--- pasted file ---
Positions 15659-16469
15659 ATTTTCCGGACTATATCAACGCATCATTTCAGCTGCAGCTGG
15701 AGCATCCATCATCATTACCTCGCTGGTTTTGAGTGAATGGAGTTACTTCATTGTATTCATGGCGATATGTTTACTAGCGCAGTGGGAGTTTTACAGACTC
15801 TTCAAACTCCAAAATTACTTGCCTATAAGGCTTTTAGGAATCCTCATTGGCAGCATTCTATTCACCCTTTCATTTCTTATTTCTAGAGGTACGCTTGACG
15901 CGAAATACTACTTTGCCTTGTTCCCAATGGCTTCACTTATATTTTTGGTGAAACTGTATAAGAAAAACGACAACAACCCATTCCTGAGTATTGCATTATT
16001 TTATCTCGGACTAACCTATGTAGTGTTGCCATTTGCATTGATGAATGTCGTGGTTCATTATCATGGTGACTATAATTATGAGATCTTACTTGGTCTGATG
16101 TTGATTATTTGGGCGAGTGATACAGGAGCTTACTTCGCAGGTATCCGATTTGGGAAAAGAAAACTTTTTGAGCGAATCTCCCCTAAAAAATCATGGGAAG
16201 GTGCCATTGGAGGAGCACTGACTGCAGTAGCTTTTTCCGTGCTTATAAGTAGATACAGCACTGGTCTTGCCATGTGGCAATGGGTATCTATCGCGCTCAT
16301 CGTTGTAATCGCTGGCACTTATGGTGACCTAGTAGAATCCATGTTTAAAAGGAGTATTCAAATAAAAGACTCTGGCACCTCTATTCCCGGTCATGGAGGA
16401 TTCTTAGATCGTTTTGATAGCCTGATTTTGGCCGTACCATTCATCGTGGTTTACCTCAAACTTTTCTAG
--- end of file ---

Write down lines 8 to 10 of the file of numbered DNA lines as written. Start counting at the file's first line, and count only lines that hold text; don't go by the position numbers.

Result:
16201 GTGCCATTGGAGGAGCACTGACTGCAGTAGCTTTTTCCGTGCTTATAAGTAGATACAGCACTGGTCTTGCCATGTGGCAATGGGTATCTATCGCGCTCAT
16301 CGTTGTAATCGCTGGCACTTATGGTGACCTAGTAGAATCCATGTTTAAAAGGAGTATTCAAATAAAAGACTCTGGCACCTCTATTCCCGGTCATGGAGGA
16401 TTCTTAGATCGTTTTGATAGCCTGATTTTGGCCGTACCATTCATCGTGGTTTACCTCAAACTTTTCTAG